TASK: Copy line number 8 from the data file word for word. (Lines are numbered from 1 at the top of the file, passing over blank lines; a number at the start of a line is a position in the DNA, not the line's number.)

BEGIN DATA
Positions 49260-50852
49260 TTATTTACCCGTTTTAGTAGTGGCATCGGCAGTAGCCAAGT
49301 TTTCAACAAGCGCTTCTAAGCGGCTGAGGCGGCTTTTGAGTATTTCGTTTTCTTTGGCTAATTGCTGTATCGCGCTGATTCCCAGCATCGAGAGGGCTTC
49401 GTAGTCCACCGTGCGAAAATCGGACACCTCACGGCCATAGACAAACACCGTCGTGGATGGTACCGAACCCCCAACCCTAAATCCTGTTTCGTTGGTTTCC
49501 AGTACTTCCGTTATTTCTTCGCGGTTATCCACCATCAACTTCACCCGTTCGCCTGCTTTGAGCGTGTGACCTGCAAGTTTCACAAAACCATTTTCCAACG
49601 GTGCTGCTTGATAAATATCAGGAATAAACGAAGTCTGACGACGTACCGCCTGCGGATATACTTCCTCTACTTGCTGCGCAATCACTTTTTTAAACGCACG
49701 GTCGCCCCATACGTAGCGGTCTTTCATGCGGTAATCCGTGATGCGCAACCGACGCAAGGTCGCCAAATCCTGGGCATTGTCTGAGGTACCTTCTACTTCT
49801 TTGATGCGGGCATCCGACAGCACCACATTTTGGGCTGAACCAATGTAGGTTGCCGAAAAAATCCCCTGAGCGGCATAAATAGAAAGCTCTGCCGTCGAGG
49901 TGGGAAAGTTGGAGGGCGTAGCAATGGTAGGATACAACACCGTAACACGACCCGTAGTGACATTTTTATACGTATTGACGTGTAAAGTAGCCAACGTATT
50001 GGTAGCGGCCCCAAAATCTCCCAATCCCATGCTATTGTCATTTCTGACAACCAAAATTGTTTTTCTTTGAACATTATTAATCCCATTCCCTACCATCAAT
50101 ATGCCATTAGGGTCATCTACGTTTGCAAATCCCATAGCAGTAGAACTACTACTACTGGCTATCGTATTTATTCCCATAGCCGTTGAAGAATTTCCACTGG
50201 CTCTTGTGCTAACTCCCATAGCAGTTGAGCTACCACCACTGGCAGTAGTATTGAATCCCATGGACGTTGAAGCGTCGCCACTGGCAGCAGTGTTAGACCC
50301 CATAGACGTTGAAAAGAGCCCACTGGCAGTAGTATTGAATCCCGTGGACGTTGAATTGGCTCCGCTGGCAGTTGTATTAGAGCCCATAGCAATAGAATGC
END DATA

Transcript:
49801 TTGATGCGGGCATCCGACAGCACCACATTTTGGGCTGAACCAATGTAGGTTGCCGAAAAAATCCCCTGAGCGGCATAAATAGAAAGCTCTGCCGTCGAGG